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The Polemic of Jerusalem 5

The presentation of God’s truth over against the falsehood of the father of lies and his children can take many forms. Often times, an explicit teaching is presented over against a prevailing untruth so that a clear distinction can be seen. Other times, more subtle forms are used that require the careful attention of the reader but provide a powerful counterpoint to falsehood. One such subtle form, which we see in Jeremiah 5 and elsewhere, falls into the category of polemical theology. In his primer on the polemical theology of the Hebrew Bible, John Currid gives the following definition for this idea: it is "use by biblical writers of the thought forms and stories that were common in ancient Near Eastern culture, while filling them with radically new meaning."[1] 

One of the most striking examples of this kind of polemic in the Scriptures is Psalm 29. This psalm describes God in language that draws heavily on imagery from nature. “The voice of the Lord” sounds a lot like a hurricane ripping through a forest. The imagery, by itself, teaches us that God is powerful, but this imagery also has parallels in other ancient Near Eastern cultural artifacts. Specifically, there are descriptions of Baal, the storm god, in Ugaritic literature that use substantially the same imagery. Addressing the similarities, Currid writes,

How are we to understand the many and significant parallels between Psalm 29 and Ugaritic literature? Again, many scholars merely see Psalm 29 as borrowed and sanitized Canaanite hymnody. In reality, it is more likely a polemic against Baal and Canaanite religion. The point of the psalm is the exaltation of Yahweh, and that glory is to be ascribed to his name and to none other. It is the name Yahweh that dominates this hymn; Yahweh is the leitwort (“leading word”) of the song, appearing 18 times in a mere 11 verses! The Hebrew psalmist is a zealous monotheist, and this monotheism is at the expense of the Canaanite pantheon. Thus, it is not Baal who thunders, but “the God of glory thunders” (v. 3). And the “sons of El” ascribe glory to Yahweh and not to the chief deity of the Canaanites. This psalm is about the glory of Yahweh and of no other—the biblical writer’s radical monotheism shines forth brightly through this polemic that taunts the false gods of Canaan.[2]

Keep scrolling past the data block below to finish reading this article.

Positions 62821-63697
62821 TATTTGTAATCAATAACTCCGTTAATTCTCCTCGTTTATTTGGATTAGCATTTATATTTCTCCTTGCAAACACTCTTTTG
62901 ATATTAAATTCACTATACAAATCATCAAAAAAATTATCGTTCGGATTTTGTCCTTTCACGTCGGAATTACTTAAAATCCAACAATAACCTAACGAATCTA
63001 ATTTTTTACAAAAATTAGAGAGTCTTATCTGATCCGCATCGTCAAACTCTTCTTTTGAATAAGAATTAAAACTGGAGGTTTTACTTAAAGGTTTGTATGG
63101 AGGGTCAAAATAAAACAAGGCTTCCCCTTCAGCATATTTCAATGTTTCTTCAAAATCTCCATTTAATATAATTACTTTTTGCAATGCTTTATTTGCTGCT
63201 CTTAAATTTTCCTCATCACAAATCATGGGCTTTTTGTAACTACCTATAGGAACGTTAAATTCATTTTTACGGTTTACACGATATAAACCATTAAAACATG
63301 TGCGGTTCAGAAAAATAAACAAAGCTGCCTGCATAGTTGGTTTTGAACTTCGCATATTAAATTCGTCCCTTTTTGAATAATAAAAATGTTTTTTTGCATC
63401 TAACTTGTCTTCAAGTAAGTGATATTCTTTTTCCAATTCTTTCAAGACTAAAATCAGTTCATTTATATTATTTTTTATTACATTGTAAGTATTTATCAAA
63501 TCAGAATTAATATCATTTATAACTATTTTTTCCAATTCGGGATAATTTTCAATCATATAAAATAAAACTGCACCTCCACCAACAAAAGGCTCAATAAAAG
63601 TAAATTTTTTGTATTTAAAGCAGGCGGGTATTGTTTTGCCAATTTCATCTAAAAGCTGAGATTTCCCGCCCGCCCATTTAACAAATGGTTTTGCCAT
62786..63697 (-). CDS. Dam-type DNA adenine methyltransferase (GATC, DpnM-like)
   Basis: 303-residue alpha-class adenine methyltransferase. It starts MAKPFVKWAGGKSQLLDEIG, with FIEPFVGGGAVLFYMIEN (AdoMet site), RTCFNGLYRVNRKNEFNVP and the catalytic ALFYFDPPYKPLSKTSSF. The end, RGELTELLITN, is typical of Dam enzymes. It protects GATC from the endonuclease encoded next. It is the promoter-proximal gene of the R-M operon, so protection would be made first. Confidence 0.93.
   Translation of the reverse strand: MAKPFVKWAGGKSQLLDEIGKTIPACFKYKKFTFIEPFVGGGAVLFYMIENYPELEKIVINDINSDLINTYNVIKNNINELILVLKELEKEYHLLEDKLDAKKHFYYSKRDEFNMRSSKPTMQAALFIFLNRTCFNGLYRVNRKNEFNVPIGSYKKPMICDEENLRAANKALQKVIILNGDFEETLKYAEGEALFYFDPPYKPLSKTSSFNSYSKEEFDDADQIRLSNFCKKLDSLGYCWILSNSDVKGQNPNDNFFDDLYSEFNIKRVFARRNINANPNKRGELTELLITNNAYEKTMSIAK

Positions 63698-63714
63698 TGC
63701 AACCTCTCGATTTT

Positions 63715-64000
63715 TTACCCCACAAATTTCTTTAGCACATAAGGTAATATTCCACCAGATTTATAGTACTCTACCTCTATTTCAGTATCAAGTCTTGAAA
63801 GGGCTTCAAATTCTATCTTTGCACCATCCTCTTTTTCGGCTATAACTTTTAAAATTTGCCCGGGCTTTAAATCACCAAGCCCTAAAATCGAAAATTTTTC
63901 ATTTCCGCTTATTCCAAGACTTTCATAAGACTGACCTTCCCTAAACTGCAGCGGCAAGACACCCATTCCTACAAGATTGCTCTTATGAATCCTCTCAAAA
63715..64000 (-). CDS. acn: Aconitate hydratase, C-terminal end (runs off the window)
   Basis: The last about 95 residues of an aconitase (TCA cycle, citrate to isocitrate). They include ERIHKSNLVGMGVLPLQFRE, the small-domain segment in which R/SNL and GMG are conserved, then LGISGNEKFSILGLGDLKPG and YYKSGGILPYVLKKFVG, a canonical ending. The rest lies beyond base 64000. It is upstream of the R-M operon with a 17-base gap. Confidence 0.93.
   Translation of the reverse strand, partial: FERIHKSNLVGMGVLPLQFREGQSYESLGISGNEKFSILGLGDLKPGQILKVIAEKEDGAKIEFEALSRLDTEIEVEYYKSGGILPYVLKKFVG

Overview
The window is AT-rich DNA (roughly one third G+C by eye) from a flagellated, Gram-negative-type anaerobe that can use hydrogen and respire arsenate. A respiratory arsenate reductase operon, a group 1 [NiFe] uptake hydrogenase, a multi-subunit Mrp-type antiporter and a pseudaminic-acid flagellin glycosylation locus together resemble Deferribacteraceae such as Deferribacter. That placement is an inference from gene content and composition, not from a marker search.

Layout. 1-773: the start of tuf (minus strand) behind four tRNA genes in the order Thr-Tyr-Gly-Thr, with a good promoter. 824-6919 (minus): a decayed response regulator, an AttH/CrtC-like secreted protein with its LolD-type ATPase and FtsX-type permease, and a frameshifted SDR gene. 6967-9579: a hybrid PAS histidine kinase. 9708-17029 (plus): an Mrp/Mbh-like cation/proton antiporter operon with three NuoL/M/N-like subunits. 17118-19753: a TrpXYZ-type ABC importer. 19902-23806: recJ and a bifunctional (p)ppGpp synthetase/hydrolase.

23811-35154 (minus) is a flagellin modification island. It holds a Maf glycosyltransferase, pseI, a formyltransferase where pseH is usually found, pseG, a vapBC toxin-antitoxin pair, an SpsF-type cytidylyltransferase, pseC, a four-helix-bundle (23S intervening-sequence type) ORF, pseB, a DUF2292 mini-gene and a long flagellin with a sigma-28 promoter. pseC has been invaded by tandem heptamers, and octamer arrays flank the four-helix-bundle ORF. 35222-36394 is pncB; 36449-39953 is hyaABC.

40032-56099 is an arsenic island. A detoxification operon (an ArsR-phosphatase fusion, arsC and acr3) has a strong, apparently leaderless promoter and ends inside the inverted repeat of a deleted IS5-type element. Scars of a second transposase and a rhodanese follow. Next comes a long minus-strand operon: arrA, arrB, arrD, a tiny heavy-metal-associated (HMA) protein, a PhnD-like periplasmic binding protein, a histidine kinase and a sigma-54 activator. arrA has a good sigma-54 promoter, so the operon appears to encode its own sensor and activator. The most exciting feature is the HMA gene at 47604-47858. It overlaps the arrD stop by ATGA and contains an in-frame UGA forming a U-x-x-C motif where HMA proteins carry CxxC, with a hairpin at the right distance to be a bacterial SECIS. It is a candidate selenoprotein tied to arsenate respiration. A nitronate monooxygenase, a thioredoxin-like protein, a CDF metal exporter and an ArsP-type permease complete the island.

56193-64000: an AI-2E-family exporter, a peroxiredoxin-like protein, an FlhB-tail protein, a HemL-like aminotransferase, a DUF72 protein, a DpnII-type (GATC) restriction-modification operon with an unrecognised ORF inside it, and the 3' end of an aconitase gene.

The point, then, is that a thought form or story can be subtly referenced and then redefined from error to truth.

Something similar happens in Jer 5:22 (ESV), which says, “Do you not fear me? declares the LORD. Do you not tremble before me? I placed the sand as the boundary for the sea, a perpetual barrier that it cannot pass; though the waves toss, they cannot prevail; though they roar, they cannot pass over it.” In this verse, “the sea” is the thought form that is filled with new meaning. J. A. Thompson makes the connection in the following way:

The stupidity and senselessness of the people consisted in the fact that they did not reverence (Heb. yārēʾ) Yahweh or tremble in his presence. … By contrast, presumably, either they showed reverence for other deities like Baal or simply neglected Yahweh. Such insensitiveness to the facts was incomprehensible since it was Yahweh who controlled the mighty seas. The choice of the sea in making the point was an apt one. In the mythology of the peoples of the ancient East there was perpetual conflict between the gods and the chaos monster. But Yahweh stood outside of such considerations. In creation he set bounds to the waters and set apart the dry land (Gen. 1:6–10; Job 38:8–11; Ps. 104:5–9). … What Baal could not control, Yahweh could. It was therefore a cause for astonishment that the people should fail to bring to Yahweh the profound reverence that was due him.[3]

The power of this polemic in Jeremiah 5 is that it addressed a significant sin issue without distracting from the main idea. In our day to day, this seems to be a needed form for confronting error with truth, because it allows for God to be proclaimed without getting enmeshed in the intricacies of an error that need not receive significant airtime. So long as the audience is attentive, this form of polemic theology is a powerful way to positively proclaim Christ and his gospel as preeminent over the thought forms and stories of the day.


[1] John D. Currid, Against the Gods: The Polemical Theology of the Old Testament (Wheaton: Crossway, 2013), 26.

[2] Currid, 137.

[3] John A. Thompson, The Book of Jeremiah, NICOT (Grand Rapids: Eerdmans, 2007), 248.

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